October 20, 2021

An inquiry should be launched at Glasgow’s Queen Elizabeth University Hospital.

Inquiries into two major Scottish hospitals, including in Glasgow, will begin today.

The Scottish Hospitals Inquiry is investigating the construction of the Queen Elizabeth University Hospital (QEUH) campus in Glasgow and the Royal Hospital for Children and Youth and the Department of Clinical Neuroscience in Edinburgh.

An inquiry was ordered after patients at the Glasgow site died of pigeon droppings and water-supply-related infections, and concerns about the ventilation system delayed the opening of the Edinburgh site.

Read more: Angry QEUH Glasgow hospital staff killed in limited parking.

Earlier this year, an independent survey found that at least two children at QEUH died as a result of an infection linked to the hospital environment.

The study examined 118 episodes of serious bacterial infections in 84 children and adolescents who received treatment for leukemia, cancer or related conditions at the Royal Children’s Hospital on campus.

He found that one-third of the infections were “probably” linked to the hospital environment.

He said two of the 22 deaths, at least in part, were the result of his infection.

Kimberly Daruch, the mother of 10-year-old Milliman, who died in 2017 after suffering an infection at QEUH, called for further investigation into the problems at the hospital.

The opening of the Edinburgh Children’s Hospital – to be held in 2019 – was delayed after the Scottish Government was informed of safety issues there, as patient recovery was about to begin.

It finally opened in March this year.

Read more: Glasgow Queen Elizabeth University Hospital investigates building defects for hearing from affected patients.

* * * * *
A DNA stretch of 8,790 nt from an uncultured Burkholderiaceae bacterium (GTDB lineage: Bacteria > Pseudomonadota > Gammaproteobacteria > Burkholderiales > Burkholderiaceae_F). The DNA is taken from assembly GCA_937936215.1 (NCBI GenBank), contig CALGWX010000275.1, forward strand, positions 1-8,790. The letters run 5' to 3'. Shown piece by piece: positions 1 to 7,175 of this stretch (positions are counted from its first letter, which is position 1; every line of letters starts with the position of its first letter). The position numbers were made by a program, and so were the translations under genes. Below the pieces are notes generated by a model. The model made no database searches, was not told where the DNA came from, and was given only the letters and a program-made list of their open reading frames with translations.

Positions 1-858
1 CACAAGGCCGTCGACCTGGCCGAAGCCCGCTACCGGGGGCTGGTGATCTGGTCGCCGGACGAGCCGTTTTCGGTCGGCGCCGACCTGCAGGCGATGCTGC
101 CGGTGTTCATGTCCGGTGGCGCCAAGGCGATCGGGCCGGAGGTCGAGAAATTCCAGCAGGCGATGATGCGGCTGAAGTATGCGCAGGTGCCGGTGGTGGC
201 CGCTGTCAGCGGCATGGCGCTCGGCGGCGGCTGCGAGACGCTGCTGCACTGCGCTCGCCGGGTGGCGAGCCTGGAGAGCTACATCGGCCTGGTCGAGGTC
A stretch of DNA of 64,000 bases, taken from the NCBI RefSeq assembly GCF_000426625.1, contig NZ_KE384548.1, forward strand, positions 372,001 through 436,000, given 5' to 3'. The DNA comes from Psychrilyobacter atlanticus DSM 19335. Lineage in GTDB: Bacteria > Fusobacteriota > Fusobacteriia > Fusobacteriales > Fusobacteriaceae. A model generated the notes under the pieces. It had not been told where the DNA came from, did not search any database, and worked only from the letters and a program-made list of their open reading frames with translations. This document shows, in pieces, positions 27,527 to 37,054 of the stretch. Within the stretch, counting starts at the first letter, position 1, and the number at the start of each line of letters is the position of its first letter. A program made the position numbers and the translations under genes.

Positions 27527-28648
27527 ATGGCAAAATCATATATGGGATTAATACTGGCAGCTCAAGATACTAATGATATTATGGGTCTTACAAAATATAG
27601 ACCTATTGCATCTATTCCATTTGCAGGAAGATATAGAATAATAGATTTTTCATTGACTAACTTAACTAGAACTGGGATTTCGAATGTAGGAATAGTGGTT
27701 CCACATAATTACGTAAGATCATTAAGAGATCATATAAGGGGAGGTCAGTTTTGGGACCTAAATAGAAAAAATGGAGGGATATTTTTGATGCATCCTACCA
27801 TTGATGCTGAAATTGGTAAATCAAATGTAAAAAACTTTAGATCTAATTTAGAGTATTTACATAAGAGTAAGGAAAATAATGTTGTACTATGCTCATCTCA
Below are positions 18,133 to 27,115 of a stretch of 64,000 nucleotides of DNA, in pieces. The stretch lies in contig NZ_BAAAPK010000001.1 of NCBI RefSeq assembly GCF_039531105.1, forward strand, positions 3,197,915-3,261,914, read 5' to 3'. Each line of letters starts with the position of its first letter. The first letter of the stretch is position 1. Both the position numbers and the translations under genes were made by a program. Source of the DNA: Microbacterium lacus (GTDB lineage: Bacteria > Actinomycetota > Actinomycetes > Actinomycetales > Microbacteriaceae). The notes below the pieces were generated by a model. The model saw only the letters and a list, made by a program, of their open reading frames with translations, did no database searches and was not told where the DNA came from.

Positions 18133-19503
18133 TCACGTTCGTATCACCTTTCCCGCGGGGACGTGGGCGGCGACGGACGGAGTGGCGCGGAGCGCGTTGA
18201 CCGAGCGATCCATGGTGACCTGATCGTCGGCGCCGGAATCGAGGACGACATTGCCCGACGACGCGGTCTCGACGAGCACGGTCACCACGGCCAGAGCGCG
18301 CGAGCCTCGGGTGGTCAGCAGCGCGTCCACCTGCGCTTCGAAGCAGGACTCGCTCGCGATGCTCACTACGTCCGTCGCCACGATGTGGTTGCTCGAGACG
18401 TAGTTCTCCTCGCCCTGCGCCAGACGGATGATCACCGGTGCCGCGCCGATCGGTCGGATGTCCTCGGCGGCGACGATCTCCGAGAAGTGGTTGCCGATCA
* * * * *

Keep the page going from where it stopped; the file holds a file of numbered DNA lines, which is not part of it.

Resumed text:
The purpose of the inquiry is to determine how issues related to ventilation, water pollution and other issues in the two hospitals affected patient safety and care and whether it could have been prevented.

It will begin hearings Monday from affected patients and families.

Lord Brody, who will preside over the inquiry, said: “These issues have not affected any other group more than the patients and families we will hear from in the next few weeks.

“Their experiences will help inform future investigations as we turn our attention to the later stages of the inquiry.

“This hearing marks the end of a year of first food preparation, which provides us with a basis for ensuring that the inquiry is led by the evidence that comes to light throughout its life.

“Ultimately, our role is to understand what went wrong in the construction of these hospitals so that lessons can be learned to prevent the recurrence of such problems in the future.”

The hearing will be held in offices near St. Andrew’s Square in Edinburgh and will be streamed online.

They will run for three weeks before the two-week break. They will resume on October 25 for another two weeks.

Leave a Reply

Your email address will not be published. Required fields are marked *